Ukraine works to restore water and power after Russian strikes

A woman walks past a recently damaged building due to a Russian strike in Kherson, southern Ukraine. Credit: AP

Ukrainian authorities endeavoured to restore electricity and water services after Russian military strikes vastly damaged the nation's infrastructure.

On Friday night, President Volodymyr Zelenskyy said millions have seen their power restored since blackouts swept the war-battered country days earlier. Skirmishes continued in the east and residents from the southern city of Kherson headed north and west to flee after punishing, deadly bombardments by Russian forces in recent days.

The strikes have been seen as attempts at Russian retribution against Ukraine's beleaguered but defiant people after Ukrainian troops over two week ago liberated the city that had been in Russian hands for many months.

"The key task of today, as well as other days of this week, is energy," Mr Zelenskyy said in his nightly televised address late on Friday.

“From Wednesday to today we have managed to halve the number of people whose electricity is cut off, to stabilise the system.”

He said, however, that blackouts continued in most regions, including Kyiv, the capital.

“In total, more than six million subscribers are affected. On Wednesday evening, almost 12 million subscribers were cut off,” Mr Zelenskyy added.

He allowed himself a rare show of pique about how Kyiv authorities were faring, alluding to “many complaints” with the rollouts of “points of invincibility” - public centres where residents can stock up on food, water, battery power and other essentials - in the capital.

"Please pay attention: Kyiv residents need more protection," he said. “As of this evening, 600,000 subscribers have been disconnected in the city. Many Kyiv residents were without electricity for more than 20 or even 30 hours.”

"I expect quality work from the mayor’s office,” he said, alluding to the administration of Mayor Vitali Klitschko.

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The president and the mayor have sporadically sparred since Mr Zelenskyy took office in 2019. Mr Zelenskyy has accused Mr Klitschko and officials around him of corruption, while Mr Klitschko contends the president’s office has put him under political pressure.

Early on Saturday, the Kyiv municipal administration said water connections had been restored throughout the city, but that about 130,000 residents remain without electricity.

City authorities said on Saturday morning that all power, water, heating and communication services would be restored within 24 hours.

The scramble to restore power came as Belgian prime minister Alexander De Croo met on Saturday with Mr Zelenskyy in Kyiv. Mr De Croo tweeted that Belgium was “releasing new humanitarian and military aid,” but gave no immediate details.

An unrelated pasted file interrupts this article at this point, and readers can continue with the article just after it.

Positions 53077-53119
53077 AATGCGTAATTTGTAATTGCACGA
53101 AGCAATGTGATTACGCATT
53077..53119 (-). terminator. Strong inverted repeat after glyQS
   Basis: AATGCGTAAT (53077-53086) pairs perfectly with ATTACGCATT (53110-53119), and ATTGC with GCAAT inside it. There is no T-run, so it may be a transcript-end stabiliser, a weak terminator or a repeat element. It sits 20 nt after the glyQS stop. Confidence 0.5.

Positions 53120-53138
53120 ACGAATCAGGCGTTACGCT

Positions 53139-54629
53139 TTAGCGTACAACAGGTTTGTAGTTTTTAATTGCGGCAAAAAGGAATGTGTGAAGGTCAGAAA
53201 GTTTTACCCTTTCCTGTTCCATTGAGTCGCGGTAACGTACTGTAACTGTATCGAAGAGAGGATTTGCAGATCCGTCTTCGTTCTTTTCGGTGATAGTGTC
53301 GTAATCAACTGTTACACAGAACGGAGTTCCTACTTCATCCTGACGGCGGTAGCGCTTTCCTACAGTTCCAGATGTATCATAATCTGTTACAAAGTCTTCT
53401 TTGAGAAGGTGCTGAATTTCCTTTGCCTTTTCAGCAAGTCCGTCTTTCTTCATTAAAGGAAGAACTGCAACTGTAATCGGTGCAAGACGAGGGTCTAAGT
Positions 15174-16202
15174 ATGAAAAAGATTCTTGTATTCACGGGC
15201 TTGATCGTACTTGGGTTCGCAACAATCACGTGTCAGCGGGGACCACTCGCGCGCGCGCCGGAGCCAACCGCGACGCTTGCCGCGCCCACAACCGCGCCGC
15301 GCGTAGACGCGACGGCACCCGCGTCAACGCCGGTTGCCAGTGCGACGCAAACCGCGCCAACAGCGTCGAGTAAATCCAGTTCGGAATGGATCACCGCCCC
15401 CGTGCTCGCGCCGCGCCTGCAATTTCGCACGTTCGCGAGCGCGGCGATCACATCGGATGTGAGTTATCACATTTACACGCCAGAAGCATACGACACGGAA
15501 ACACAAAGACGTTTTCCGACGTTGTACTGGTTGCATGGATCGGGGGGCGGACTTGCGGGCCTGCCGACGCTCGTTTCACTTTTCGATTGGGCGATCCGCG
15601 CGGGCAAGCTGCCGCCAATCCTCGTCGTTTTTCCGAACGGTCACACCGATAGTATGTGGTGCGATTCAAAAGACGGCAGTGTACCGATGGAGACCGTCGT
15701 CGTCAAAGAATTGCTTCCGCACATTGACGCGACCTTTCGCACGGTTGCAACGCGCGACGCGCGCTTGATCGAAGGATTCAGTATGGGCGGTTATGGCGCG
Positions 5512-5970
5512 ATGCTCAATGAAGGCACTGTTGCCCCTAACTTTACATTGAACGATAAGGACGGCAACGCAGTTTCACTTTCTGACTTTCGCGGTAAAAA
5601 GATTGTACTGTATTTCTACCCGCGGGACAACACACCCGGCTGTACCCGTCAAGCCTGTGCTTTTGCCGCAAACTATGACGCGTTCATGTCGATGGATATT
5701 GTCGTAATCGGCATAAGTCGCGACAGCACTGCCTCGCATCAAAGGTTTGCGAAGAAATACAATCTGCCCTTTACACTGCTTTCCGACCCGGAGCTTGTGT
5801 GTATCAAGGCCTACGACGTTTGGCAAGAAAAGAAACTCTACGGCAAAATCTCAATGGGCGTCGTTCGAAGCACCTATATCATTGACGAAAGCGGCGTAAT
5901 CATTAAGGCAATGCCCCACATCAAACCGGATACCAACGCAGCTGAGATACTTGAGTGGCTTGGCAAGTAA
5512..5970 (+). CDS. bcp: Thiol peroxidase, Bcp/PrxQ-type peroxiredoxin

Meanwhile, Ukrainians were marking the 90th anniversary of the start of the “Holodomor,” or Great Famine, that killed more than three million people over two years as the Soviet government under Josef Stalin confiscated food and grain supplies and deported many Ukrainians.

The damaged hospital maternity ward in Vilniansk after a reported Russian missile attack. Credit: Zaporizhzhia region military administration

German chancellor Olaf Scholz marked the commemoration by drawing parallels with the impact of the war on Ukraine - a key supplier of wheat, barley, sunflower oil and other foodstuffs - on world markets. Exports from Ukraine have resumed under a UN-brokered deal but have still been far short of pre-war levels, driving up global prices.

“Today, we stand united in stating that hunger must never again be used as a weapon,” Scholz said in a video message.

“That is why we cannot tolerate what we are witnessing: The worst global food crisis in years with abhorrent consequences for millions of people - from Afghanistan to Madagascar, from the Sahel to the Horn of Africa.”

He said a World Food Program ship was in the process of delivering Ukrainian grain to Ethiopia, and Germany was adding another 10 million euros to efforts to help expedite grain shipments from Ukraine.

In Kherson, residents continued to flee - or tried to. A salvo of missiles struck the recently liberated city for a second day on Friday.

“I have no money, I can’t even buy gas for the car,” said Iryna Rusanovska, standing on the street near the bodies of three people who died from a strike on Thursday. She said wants to take her family to western Ukraine or out of the country.

Some 100 Kherson residents hopped aboard a government-chartered train in a first organised evacuation on Friday, and buses were expected to ferry others to shelters in the cities of Odesa, Mykolaiv and Kryvyi Rih, the Ministry of Reintegration said.